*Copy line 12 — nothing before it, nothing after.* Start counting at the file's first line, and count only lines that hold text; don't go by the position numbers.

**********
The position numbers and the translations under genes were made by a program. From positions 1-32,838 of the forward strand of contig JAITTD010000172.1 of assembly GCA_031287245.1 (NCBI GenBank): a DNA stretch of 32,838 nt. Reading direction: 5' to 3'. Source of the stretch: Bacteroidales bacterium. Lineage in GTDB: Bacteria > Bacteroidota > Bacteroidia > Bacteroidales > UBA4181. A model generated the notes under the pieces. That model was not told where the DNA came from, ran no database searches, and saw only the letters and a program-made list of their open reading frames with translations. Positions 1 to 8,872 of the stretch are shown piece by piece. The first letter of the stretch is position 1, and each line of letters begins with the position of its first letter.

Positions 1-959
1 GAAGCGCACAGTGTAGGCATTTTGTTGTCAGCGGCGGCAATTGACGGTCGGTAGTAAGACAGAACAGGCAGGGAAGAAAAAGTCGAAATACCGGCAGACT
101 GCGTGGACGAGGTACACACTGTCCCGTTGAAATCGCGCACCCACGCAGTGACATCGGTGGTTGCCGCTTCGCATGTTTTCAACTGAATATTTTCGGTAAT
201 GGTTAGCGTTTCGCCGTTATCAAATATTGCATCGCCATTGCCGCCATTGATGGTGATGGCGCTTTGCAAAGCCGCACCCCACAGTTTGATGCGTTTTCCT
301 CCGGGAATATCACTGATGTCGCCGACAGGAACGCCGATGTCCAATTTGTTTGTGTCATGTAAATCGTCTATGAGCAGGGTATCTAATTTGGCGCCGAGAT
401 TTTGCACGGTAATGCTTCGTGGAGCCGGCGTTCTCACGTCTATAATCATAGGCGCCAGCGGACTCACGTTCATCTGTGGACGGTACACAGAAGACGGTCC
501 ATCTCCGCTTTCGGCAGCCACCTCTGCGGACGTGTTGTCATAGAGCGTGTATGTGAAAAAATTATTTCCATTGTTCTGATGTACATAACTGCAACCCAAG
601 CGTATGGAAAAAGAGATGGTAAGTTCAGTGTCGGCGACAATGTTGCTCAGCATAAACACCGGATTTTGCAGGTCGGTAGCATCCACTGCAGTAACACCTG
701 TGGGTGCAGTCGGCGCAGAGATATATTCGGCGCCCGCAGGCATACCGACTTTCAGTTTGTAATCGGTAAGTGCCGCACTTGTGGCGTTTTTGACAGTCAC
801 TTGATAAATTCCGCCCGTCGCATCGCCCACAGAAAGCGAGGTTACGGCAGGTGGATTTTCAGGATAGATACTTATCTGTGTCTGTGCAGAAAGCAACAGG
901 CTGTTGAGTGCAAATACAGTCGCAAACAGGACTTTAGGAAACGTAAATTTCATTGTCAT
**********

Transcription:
901 CTGTTGAGTGCAAATACAGTCGCAAACAGGACTTTAGGAAACGTAAATTTCATTGTCAT